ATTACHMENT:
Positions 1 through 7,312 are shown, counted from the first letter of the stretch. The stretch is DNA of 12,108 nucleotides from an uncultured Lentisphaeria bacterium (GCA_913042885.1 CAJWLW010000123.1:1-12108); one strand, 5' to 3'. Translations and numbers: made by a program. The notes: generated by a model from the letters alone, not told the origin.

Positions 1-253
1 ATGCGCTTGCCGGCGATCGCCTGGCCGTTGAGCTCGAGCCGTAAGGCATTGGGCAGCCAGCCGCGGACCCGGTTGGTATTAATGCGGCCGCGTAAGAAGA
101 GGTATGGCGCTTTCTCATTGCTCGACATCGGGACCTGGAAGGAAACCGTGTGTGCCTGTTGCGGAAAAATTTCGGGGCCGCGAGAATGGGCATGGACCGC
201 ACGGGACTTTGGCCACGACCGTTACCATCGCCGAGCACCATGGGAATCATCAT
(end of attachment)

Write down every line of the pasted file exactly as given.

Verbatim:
Positions 1 through 7,312 are shown, counted from the first letter of the stretch. The stretch is DNA of 12,108 nucleotides from an uncultured Lentisphaeria bacterium (GCA_913042885.1 CAJWLW010000123.1:1-12108); one strand, 5' to 3'. Translations and numbers: made by a program. The notes: generated by a model from the letters alone, not told the origin.

Positions 1-253
1 ATGCGCTTGCCGGCGATCGCCTGGCCGTTGAGCTCGAGCCGTAAGGCATTGGGCAGCCAGCCGCGGACCCGGTTGGTATTAATGCGGCCGCGTAAGAAGA
101 GGTATGGCGCTTTCTCATTGCTCGACATCGGGACCTGGAAGGAAACCGTGTGTGCCTGTTGCGGAAAAATTTCGGGGCCGCGAGAATGGGCATGGACCGC
201 ACGGGACTTTGGCCACGACCGTTACCATCGCCGAGCACCATGGGAATCATCAT